This will transport the helium to the compressor and act as some sort of buffer to dampen the pulsing nature of the compressor intake.
On the other side I shoved a piece of aluminum pipe with an outside diameter of 20mm into the hose and clamped it down.
This pipe fits perfectly into the compressors (Bauer Junior) intake without the need of O-rings etc.
Now it’s time to get pumping…
What I do is turn the IP adjustment of the regulator all the way down…
Then I open the storage bottle all the way…
The first gauge should read the storage bottle’s pressure.
The second should read “0”
Insert the pipe with garden hose into the compressor intake.
Now adjust the IP slowly to “some” pressure… I use 1 bar overpressure…
The first time it takes a little trial and error to find the sweet spot, but the idea is to start the compressor and immediately adjust the IP to somewhere above “0”… because the high compressor flow will cause a severe pressure drop inside the hose and you don’t want the compressor “sucking” on your regulator creating a vacuum and wearing your compressor out, thus you need to slightly increase the IP of the regulator and therefore increasing the flow so that there is a slight constant atmospheric overpressure in the hose.
You will see the needle bounce a little bit up and down above the “0” point on the scale, this is the setting you want…
Once you have figured out the sweet spot, you can set the IP to this setting next time before you start and not have to adjust any more.
In my case it is around 1 bar overpressure, or 8l/min on the second gauge scale…
After I start the compressor the needle drops to just above “0”
To stop I first pull off the hose from the compressor intake, shut it down and close the storage bottle’s valve.
I also use this setup to boost argon… In fact all the pictures on this page are while topping off my small argon travel-buffer.
However, with argon the compressor tends to heat up pretty fast and I limit pumping only by starting with a cold compressor and limit times to 10min max… which is enough to top off the small 10l cylinder I use for transfilling it into my dive argon bottles.
After which I let the compressor cool down completely…
Don’t forget to let the compressor run a couple minutes after pumping argon to flush out all the argon or you will pump it into your diving cylinders next time, and argon seems to be very narcotic.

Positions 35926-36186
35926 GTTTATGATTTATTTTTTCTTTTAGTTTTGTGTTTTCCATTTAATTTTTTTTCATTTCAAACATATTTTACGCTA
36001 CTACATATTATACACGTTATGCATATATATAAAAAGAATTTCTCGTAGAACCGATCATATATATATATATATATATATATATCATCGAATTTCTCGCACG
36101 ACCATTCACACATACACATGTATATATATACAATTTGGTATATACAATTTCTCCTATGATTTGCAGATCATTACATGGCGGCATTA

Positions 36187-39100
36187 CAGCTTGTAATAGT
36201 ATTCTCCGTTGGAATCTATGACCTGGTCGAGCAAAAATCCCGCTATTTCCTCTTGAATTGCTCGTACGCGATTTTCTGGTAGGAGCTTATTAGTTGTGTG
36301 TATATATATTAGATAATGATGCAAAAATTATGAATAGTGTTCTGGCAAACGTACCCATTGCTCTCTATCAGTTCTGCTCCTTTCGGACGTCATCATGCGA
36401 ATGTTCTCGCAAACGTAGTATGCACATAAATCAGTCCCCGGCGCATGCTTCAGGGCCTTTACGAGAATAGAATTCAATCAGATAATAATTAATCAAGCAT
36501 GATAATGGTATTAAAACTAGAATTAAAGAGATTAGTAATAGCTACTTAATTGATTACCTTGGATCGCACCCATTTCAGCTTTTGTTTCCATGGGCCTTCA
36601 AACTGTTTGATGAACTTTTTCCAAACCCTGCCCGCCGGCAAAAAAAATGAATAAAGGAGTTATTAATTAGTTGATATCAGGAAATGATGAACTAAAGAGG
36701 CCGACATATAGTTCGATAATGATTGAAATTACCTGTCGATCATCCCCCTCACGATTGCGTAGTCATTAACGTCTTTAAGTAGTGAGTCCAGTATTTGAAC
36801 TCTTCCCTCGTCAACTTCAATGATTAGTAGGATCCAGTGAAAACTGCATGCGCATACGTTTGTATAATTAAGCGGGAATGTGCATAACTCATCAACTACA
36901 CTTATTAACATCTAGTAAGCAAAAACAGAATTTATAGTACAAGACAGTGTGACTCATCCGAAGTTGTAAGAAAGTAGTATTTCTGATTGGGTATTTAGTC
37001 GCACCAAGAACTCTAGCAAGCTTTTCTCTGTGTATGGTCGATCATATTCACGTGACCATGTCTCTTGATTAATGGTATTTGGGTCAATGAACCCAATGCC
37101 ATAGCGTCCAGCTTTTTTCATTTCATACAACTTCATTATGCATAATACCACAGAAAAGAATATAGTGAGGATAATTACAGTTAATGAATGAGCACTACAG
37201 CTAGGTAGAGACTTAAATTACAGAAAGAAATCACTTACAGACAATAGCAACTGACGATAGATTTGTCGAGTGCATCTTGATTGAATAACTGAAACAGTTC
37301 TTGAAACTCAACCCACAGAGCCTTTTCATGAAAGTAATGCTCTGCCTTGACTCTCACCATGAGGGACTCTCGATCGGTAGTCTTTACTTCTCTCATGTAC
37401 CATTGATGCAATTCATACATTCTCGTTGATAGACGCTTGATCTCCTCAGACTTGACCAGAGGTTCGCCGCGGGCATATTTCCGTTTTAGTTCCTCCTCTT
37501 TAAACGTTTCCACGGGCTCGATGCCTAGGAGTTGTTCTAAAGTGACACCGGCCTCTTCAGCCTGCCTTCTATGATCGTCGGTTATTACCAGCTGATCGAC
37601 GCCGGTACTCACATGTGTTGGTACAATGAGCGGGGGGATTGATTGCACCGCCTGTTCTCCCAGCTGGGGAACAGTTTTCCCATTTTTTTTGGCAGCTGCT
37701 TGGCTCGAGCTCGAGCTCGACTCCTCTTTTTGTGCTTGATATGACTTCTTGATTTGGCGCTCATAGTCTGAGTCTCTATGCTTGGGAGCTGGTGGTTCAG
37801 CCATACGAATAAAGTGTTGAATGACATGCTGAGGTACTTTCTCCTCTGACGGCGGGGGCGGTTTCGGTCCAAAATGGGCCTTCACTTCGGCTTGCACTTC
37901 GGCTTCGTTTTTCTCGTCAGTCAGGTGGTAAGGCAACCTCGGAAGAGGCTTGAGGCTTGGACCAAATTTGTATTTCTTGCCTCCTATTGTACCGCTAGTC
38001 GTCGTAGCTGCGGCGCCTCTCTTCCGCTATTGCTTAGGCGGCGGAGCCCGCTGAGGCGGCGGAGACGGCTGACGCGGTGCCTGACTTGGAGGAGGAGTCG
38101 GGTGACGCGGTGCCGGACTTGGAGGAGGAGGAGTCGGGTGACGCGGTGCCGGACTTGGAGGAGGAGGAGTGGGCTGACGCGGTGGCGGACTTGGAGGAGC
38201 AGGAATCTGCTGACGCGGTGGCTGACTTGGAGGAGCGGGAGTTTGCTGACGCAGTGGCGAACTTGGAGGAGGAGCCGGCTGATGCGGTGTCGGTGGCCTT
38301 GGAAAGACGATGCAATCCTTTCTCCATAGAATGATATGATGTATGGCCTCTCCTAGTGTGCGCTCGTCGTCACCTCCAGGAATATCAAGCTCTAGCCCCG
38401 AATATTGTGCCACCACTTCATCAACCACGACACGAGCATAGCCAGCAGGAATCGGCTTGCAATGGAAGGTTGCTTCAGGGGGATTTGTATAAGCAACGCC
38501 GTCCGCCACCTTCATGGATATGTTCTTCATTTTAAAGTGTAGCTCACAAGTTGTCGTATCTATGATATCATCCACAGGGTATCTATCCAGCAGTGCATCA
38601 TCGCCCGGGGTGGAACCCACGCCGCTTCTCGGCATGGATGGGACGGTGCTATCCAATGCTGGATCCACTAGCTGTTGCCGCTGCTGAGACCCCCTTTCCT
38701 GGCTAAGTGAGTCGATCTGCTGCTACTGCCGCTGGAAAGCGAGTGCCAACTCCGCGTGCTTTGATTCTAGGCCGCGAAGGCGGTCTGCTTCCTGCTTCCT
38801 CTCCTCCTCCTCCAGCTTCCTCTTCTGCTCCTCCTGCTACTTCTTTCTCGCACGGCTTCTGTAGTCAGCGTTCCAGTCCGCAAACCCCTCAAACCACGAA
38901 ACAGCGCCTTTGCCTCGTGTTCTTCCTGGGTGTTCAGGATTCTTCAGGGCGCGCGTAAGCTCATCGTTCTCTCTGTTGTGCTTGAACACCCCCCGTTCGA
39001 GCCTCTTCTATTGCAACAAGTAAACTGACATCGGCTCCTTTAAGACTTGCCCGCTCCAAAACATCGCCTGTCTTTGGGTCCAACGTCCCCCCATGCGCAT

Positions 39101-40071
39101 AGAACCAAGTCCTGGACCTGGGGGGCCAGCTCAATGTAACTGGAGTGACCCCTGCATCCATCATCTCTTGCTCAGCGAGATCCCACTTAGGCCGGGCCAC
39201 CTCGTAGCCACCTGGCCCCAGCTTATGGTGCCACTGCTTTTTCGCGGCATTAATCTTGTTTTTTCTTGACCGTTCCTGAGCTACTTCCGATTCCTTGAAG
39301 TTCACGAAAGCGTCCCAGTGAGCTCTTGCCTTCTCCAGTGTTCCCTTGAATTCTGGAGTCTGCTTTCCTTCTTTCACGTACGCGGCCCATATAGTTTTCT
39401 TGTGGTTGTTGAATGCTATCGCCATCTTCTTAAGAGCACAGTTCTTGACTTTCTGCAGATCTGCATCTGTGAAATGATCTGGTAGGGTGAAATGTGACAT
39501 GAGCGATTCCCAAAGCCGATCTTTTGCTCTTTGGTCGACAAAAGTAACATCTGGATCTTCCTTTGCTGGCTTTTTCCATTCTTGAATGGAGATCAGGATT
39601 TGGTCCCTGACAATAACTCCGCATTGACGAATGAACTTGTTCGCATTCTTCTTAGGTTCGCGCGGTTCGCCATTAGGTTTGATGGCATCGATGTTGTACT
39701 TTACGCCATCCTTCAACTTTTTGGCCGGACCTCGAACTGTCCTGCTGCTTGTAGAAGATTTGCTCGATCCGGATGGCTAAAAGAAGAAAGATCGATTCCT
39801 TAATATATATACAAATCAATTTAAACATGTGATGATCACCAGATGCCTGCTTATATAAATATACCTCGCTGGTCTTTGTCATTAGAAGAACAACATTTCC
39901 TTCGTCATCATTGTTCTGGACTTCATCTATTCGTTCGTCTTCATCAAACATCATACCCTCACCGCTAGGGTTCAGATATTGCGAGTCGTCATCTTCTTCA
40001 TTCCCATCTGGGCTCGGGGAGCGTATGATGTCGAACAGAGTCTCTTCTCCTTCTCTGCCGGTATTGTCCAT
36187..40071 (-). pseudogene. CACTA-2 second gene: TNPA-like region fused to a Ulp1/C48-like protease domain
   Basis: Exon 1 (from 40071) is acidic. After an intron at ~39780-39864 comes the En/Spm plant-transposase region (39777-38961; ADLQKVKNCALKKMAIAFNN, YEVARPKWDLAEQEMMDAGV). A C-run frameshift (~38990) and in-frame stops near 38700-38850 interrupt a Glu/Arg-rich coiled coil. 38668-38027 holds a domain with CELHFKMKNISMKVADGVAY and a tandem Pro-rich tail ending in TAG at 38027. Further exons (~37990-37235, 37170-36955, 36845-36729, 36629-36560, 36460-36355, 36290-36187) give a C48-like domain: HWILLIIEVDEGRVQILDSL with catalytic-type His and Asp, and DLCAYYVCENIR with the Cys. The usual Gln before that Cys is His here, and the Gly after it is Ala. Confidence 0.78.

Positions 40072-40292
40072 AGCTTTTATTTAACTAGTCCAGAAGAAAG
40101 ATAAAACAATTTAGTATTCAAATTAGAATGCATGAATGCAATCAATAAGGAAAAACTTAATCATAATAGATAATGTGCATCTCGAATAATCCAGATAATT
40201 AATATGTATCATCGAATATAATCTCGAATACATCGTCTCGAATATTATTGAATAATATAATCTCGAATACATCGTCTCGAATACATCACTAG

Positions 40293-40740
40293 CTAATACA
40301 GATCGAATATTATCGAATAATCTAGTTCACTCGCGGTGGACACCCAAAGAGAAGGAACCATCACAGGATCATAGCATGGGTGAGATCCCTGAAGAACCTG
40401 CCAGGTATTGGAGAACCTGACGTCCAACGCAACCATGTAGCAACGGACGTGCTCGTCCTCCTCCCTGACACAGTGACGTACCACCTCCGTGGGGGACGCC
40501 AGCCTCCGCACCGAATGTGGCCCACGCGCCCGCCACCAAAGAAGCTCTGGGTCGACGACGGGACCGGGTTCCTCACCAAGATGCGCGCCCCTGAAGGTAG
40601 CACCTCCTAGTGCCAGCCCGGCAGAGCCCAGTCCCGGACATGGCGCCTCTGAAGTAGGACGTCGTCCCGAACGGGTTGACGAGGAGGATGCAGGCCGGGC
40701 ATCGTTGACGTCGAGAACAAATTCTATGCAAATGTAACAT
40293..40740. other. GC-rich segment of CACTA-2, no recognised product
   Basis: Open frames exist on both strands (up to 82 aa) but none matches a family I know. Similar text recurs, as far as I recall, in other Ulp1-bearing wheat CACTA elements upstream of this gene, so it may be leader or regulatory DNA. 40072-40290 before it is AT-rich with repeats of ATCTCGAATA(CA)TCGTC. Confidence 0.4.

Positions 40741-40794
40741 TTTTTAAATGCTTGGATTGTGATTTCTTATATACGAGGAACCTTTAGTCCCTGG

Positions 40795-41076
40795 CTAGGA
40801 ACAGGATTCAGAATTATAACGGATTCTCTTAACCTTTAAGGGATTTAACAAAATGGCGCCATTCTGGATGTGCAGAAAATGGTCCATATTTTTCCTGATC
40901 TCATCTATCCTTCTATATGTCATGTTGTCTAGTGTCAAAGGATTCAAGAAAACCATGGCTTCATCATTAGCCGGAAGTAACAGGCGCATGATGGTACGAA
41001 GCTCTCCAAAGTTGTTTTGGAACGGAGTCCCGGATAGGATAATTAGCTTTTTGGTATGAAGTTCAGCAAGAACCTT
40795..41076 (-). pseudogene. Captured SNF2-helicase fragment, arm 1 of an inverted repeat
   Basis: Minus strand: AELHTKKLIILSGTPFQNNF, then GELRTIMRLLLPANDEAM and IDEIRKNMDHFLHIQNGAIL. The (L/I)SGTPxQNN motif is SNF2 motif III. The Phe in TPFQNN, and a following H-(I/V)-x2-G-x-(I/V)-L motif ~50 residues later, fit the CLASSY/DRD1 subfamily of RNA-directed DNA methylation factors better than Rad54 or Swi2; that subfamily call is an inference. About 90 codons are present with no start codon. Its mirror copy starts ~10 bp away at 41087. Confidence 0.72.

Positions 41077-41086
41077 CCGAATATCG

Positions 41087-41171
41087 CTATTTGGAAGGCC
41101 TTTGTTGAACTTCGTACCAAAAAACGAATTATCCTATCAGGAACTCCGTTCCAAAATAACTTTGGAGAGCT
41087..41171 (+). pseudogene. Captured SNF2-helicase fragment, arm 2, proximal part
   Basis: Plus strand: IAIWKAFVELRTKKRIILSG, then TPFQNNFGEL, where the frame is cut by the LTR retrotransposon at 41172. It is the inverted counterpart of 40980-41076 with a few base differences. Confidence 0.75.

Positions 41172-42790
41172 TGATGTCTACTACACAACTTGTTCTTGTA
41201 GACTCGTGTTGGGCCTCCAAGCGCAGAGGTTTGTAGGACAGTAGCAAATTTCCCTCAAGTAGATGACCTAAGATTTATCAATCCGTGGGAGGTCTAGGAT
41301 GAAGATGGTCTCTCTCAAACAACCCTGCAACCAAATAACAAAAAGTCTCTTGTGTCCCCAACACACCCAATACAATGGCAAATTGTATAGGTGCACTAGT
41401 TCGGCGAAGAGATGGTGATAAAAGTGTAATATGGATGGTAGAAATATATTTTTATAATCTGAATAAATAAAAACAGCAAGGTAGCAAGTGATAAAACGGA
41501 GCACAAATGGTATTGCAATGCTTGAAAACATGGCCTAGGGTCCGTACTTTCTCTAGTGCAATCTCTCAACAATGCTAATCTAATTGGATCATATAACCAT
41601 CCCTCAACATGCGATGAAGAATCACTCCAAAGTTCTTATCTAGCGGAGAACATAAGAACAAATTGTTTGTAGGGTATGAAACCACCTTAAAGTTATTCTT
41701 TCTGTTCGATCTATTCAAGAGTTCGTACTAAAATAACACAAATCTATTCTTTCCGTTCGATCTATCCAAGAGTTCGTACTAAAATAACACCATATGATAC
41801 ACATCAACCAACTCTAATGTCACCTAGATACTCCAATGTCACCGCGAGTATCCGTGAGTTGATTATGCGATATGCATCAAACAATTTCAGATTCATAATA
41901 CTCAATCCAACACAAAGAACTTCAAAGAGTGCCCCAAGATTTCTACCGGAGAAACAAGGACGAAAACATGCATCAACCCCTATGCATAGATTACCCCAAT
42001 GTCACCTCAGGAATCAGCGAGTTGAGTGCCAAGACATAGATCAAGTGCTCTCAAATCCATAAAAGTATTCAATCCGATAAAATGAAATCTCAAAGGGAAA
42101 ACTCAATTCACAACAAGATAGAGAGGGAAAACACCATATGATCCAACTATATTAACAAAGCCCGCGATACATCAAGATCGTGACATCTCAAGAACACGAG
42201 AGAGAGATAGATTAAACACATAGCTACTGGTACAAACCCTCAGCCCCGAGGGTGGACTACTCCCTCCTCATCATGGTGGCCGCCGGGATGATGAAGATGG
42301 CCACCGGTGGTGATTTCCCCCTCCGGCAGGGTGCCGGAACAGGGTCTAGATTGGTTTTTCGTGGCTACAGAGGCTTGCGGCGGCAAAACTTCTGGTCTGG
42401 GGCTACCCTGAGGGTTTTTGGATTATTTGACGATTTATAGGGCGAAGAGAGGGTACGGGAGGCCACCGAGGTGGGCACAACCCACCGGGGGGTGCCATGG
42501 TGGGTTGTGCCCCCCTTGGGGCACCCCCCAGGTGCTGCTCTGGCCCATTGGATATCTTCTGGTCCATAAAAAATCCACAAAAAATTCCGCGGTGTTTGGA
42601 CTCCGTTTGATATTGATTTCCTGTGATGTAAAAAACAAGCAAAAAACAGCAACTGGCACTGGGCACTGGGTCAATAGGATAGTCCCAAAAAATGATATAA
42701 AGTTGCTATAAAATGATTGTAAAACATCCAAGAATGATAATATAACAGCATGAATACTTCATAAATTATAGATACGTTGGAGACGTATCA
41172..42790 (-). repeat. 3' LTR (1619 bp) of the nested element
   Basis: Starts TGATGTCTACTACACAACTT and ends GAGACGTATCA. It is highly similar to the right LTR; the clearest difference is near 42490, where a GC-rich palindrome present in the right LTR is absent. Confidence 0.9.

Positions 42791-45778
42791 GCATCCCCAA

I found the compressor doesn’t heat up much when pumping helium, but the electric drive engine gets very hot when pumping high pressures for a long time like +250bar…
Also the compressor flow begins to stall indicating the helium starts to bypass the final stage plunger…
!!!Watch the intake regulator during pumping!!!
You will notice the IP creep up because of the compressor flow reduction…
I generally don’t find a need to pump helium higher than 200 bar… so it doesn’t present a problem.
It is also advisable to use synthetic oil in your compressor…
Normally all recent compressors come with this oil, but old types may still have mineral oil which can’t stand as much heat as synthetic oil and will break down faster.
BEWARE: usually you can’t just drain the mineral oil from your compressor and pour synthetic oil into it…
Please refer to your manual for proper oil change procedures.
Filling this way has made logistics a lot simpler and more efficient.
Now I can pump helium on top of an existing mix and top it off with nitrox from my continuous blender…
But even without a nitrox stick it is still very efficient since O2 is cheap and being able to scavenge every bit of helium helps; also only having 1 storage bottle in stock keeps bottle rental down…
Don’t be tempted to start pumping pure oxygen through your oil lubricated compressor!!!
Chances are it will go up in flames with a big bang!!!
And always keep an eye on your setup when pumping helium/argon.
Step 2 with the continuous blending system... trimix.
Ultimately the plan is to use 2 nitrox sticks in series and 2 oxygen sensors.
One after the first stick where you inject helium and one after the second stick where you inject the oxygen.
But more on this later.
For now, it can be done with just one O2 sensor. but then you have to control 2 parameters with just one O2 sensor.